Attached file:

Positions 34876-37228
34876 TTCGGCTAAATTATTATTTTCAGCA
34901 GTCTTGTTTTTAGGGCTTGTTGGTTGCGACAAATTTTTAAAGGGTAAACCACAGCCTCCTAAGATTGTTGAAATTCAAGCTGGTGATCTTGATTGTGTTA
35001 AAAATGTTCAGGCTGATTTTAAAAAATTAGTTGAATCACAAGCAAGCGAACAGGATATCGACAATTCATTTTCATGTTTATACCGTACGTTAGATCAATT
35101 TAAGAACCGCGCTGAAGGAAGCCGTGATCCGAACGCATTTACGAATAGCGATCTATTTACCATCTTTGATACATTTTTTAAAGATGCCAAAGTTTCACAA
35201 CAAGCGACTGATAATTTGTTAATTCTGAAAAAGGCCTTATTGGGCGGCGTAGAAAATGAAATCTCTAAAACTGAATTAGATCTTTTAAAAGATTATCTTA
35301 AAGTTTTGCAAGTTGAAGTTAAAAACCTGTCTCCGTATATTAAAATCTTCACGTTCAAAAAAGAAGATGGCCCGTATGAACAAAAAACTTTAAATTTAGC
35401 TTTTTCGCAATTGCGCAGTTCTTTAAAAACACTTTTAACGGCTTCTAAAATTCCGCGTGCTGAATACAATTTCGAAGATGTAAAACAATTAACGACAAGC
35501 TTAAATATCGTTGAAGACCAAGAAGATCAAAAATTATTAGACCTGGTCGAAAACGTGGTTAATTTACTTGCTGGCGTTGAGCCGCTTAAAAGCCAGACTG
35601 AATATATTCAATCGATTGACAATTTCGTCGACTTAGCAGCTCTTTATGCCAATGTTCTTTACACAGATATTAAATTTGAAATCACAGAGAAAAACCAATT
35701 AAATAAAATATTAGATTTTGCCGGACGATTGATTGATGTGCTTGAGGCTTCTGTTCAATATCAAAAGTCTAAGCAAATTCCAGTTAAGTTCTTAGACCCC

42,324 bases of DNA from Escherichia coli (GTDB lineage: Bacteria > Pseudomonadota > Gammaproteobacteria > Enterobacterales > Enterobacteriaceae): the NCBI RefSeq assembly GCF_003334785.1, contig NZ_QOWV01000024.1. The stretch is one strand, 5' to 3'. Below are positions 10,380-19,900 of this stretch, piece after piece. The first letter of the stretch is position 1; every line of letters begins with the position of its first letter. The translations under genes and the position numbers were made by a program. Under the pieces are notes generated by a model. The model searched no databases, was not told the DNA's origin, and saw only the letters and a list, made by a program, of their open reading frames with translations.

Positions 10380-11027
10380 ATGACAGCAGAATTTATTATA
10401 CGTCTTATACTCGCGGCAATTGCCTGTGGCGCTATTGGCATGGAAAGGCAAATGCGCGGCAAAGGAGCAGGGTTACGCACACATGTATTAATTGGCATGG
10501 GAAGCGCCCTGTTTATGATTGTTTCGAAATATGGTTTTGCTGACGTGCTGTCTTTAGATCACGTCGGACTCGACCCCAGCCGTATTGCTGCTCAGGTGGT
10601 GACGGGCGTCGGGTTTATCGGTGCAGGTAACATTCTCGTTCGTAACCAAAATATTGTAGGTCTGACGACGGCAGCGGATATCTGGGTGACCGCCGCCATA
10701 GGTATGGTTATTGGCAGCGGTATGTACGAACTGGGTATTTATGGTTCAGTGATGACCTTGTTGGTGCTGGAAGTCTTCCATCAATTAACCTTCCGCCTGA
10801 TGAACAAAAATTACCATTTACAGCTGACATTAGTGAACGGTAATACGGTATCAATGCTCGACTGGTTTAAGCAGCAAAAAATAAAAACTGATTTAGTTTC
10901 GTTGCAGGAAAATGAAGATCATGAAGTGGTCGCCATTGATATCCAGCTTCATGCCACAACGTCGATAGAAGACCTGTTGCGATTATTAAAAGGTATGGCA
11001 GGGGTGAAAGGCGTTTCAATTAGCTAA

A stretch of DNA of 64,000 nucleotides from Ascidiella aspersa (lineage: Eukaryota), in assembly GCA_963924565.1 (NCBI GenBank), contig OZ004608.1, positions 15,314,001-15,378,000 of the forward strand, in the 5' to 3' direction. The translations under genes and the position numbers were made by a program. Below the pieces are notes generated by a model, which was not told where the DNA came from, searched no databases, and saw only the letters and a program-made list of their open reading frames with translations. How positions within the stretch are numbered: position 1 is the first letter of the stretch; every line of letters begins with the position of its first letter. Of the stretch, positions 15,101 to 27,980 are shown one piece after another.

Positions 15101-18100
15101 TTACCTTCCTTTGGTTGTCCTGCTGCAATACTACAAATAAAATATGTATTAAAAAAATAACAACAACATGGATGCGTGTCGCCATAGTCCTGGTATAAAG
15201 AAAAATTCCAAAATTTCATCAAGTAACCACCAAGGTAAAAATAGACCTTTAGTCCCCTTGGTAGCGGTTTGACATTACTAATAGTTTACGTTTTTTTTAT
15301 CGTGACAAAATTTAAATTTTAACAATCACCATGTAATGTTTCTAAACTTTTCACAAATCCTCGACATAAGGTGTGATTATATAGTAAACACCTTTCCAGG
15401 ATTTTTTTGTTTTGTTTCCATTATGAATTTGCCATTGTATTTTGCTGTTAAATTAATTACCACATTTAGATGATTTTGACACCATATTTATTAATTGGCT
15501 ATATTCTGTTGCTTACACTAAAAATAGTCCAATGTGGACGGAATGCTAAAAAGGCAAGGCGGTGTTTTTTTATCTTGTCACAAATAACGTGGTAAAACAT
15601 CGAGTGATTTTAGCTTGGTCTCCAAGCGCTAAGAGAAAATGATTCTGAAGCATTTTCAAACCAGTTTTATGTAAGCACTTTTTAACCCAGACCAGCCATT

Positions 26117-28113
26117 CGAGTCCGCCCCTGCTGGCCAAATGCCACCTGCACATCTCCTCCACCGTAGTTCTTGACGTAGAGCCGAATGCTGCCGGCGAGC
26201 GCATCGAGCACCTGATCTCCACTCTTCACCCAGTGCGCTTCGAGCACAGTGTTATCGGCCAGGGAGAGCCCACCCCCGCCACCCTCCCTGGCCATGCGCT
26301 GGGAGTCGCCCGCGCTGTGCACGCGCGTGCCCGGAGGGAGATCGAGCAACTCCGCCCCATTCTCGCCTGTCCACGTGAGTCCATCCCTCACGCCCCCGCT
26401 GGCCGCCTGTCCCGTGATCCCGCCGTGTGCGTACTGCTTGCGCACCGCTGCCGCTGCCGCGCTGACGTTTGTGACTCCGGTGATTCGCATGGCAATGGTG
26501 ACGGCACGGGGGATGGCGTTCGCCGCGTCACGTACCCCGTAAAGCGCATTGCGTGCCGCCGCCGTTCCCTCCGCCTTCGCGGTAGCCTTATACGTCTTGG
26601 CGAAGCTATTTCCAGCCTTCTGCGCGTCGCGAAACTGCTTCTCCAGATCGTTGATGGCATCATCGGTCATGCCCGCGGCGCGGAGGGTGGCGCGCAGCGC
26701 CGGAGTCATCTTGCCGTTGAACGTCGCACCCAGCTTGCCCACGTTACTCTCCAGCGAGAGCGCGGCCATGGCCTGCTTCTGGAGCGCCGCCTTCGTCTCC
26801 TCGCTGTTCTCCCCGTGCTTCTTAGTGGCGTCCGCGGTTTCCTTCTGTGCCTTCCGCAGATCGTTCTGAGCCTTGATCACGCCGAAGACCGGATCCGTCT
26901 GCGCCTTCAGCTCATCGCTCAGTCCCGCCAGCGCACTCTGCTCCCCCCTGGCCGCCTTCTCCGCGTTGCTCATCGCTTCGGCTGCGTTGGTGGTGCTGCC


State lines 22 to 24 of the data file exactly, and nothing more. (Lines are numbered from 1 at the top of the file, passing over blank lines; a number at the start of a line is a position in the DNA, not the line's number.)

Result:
A stretch of DNA of 64,000 nucleotides from Ascidiella aspersa (lineage: Eukaryota), in assembly GCA_963924565.1 (NCBI GenBank), contig OZ004608.1, positions 15,314,001-15,378,000 of the forward strand, in the 5' to 3' direction. The translations under genes and the position numbers were made by a program. Below the pieces are notes generated by a model, which was not told where the DNA came from, searched no databases, and saw only the letters and a program-made list of their open reading frames with translations. How positions within the stretch are numbered: position 1 is the first letter of the stretch; every line of letters begins with the position of its first letter. Of the stretch, positions 15,101 to 27,980 are shown one piece after another.

Positions 15101-18100
15101 TTACCTTCCTTTGGTTGTCCTGCTGCAATACTACAAATAAAATATGTATTAAAAAAATAACAACAACATGGATGCGTGTCGCCATAGTCCTGGTATAAAG